My daughter just showed me a little mouse that she knitted today. It’s the cutest little thing, with a tiny knit hat and pink ears peeking over the top. She found the pattern and decided to knit it just for fun.
While I was making supper tonight my other daughter was busily drawing a geometric pattern on a book cover. She has taught herself to do book-binding and was helping daughter #3 create a customized book.
How did we get to this point? By giving our children a wide variety of handicrafts through the years. We tried to encourage productive creativity by providing the raw materials and lots of time to experiment with them, along with some guidance in specific skills.
Now, lest you think I’m a master handicraft-er, let me set the record straight. Ask anyone who knows me. I don’t know how to knit or crochet or decorate cakes or create a scrapbook. I’ve never done leather tooling or woodworking. But we have met people through the years who do know how to do those things and who have been eager to teach the children their special skills. In addition, some of the crafts my children have picked up, they have taught themselves by watching online videos.
The key is to not be afraid to try it—to become a learner and see how much you can reap from others’ knowledge. So choose a handicraft and dive in.
Don’t get paralyzed by trying to select the perfect handicraft for your child. You never know which one will strike a chord within which child. That’s half the fun!
If you want some ideas of where to begin, here are some of Charlotte Mason’s handicraft suggestions, along with the ages she recommended for them.
- Ages 6–8: chair-caning, carton-work*, basket-work, Smyrna rugs, Japanese curtains, carving in cork, samplers on coarse canvas showing a variety of stitches, easy needlework, knitting (with big needles and yarn) (Vol. 1, p. 315)
- Ages 6–12: cardboard Sloyd*, basket-making, clay-modeling (Vol. 3, p. 301)
- Age 16: leather-work, wood-carving, brass-work, cooking (Vol. 3, pp. 357, 358)
*Sloyd/carton-work is a new handicraft to me, but looks like it would be quite interesting. It is the craft of designing and building boxes of various shapes and for various purposes. You can start by working with paper, then cardboard, then progress to wood. The 1893 book Sloyd by Everett Schwartz will give you many samples and ideas.
If you would like more handicraft suggestions, see our list of handicrafts and life skills on our Web site. We like to combine handicrafts with life skills because there is a lot of overlap. For example, sewing is both a craft and a life skill.
When selecting a handicraft, keep four helpful guidelines in mind. Charlotte gave these principles (Vol. 1, pp. 315, 316), and they make a lot of sense.
- The children “should not be employed in making futilities.” In other words, make sure the project is useful; not something that you will hang on the refrigerator for a week and then throw away.
- Teach the children “slowly and carefully what they are to do.” Allow several weeks to learn the skills step by step and learn them correctly.
- “Slipshod work should not allowed.” Encourage careful work and best effort right from the beginning.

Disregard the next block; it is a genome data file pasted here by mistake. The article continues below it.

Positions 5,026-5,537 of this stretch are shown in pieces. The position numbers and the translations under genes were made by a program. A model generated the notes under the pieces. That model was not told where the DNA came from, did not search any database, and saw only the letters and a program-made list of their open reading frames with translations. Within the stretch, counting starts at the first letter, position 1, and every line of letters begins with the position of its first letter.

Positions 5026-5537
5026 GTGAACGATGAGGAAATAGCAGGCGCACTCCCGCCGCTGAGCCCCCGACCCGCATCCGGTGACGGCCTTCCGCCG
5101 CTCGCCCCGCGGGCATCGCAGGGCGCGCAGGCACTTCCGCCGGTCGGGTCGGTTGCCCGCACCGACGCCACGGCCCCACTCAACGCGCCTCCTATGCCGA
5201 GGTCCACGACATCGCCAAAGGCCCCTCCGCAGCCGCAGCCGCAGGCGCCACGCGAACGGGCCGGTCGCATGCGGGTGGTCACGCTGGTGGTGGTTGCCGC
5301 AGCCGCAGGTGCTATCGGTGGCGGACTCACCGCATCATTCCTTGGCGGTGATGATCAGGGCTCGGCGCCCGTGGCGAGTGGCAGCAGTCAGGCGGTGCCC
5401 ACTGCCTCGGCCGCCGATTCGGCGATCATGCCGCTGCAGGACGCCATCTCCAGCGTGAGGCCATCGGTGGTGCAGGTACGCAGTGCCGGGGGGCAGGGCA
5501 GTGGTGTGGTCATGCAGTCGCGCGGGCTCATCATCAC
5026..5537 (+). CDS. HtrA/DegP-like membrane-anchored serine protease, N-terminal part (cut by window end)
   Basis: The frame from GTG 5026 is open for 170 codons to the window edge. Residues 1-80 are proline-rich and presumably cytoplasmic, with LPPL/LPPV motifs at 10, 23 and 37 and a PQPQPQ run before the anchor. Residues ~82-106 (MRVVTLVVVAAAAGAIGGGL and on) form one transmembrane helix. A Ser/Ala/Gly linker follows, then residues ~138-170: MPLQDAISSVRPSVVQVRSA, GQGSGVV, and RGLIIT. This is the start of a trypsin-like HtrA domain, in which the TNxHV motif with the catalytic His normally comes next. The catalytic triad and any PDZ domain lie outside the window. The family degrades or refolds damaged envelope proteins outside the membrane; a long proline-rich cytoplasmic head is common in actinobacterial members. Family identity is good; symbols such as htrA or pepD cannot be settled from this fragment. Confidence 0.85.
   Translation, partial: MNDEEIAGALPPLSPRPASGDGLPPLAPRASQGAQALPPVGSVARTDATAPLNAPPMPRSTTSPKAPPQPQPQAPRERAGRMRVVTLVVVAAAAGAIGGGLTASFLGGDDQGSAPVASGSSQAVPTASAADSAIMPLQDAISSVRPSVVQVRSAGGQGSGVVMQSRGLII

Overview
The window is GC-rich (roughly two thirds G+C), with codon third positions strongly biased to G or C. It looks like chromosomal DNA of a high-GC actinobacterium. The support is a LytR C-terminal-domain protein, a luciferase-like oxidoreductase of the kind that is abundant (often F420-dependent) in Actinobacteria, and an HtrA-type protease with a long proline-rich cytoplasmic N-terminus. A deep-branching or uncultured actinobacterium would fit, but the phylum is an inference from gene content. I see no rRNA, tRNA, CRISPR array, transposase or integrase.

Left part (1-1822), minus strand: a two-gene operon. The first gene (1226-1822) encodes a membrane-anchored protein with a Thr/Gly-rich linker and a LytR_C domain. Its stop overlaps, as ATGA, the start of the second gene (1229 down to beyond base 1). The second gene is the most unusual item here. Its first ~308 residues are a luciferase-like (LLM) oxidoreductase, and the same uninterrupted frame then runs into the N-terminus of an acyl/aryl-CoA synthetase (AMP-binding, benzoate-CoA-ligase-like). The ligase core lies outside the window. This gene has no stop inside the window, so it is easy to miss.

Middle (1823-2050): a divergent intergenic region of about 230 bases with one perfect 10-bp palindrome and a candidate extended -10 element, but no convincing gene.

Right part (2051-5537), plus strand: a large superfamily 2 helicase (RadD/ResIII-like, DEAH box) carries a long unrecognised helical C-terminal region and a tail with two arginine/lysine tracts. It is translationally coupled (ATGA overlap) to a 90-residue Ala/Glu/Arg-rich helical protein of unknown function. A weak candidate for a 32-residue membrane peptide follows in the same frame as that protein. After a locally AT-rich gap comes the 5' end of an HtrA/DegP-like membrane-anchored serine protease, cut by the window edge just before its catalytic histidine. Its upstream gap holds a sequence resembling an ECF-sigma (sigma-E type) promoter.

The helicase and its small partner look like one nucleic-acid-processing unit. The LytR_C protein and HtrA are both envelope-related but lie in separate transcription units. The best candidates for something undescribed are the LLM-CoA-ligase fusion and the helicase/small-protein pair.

- “Therefore, the children’s work should be kept well within their compass.” Select a handicraft and a project that will challenge but not frustrate.
Since the children’s projects should not be “futilities,” but something useful, here are three ways that you can put handicraft projects to use.
- Use them in the home. Children acquire a sense of belonging and purpose when they can contribute something useful to the household. Pot holders, scarves, bird houses, stepping stools, boxes, thank you cards—try to think of projects that you will be able to put to use in your home.
- Give them as gifts. Handicrafts are a great source for gift giving and can provide extra motivation to do good work. And don’t overlook the gift wrapping or gift box; both can make great handicraft projects.
- Donate them to charity. Let’s face it, you can use only so many pot holders and scarves. But if you look around, you will find other families and individuals who can benefit from your children’s handwork. Our family has connected with a local charity that gives handmade baby layettes to hospitals. The charity provides all the yarn and cloth and patterns. They even have volunteers ready to help you learn how to make the projects. Then the finished baby sweaters, blankets, hats, and booties are donated to needy families with newborns or stillborns. It’s a wonderful way to encourage what Charlotte called benefiting your neighbor. In fact, many of Charlotte’s students’ handicrafts were donated to local charities.
Handicrafts are a great way to keep little (or big) hands and minds busy being productive and helpful. Craft opportunities abound and can be a wonderful means of ministry to others.
What handicrafts have your children enjoyed? Do you have any ideas for using or giving or donating handicrafts that have worked well for your family? Leave a comment. We would love to read your ideas.
Next week we’ll finish up this little series on handicrafts by looking at three obstacles that you might face and how to overcome them.
Only a Few 2011 Calendars Left
We wanted to let you know that we have only a few 2011 The Way of the Will calendar journals left in stock. If you were planning to order one for yourself or as a gift, now is the time.
These calendar journals contain monthly articles about Charlotte’s thoughts on shaping your child’s will, plus space to record prayer requests, books you are reading, and personal journal notes. We’ve also included handy monthly tabs and lots of Charlotte Mason quotes.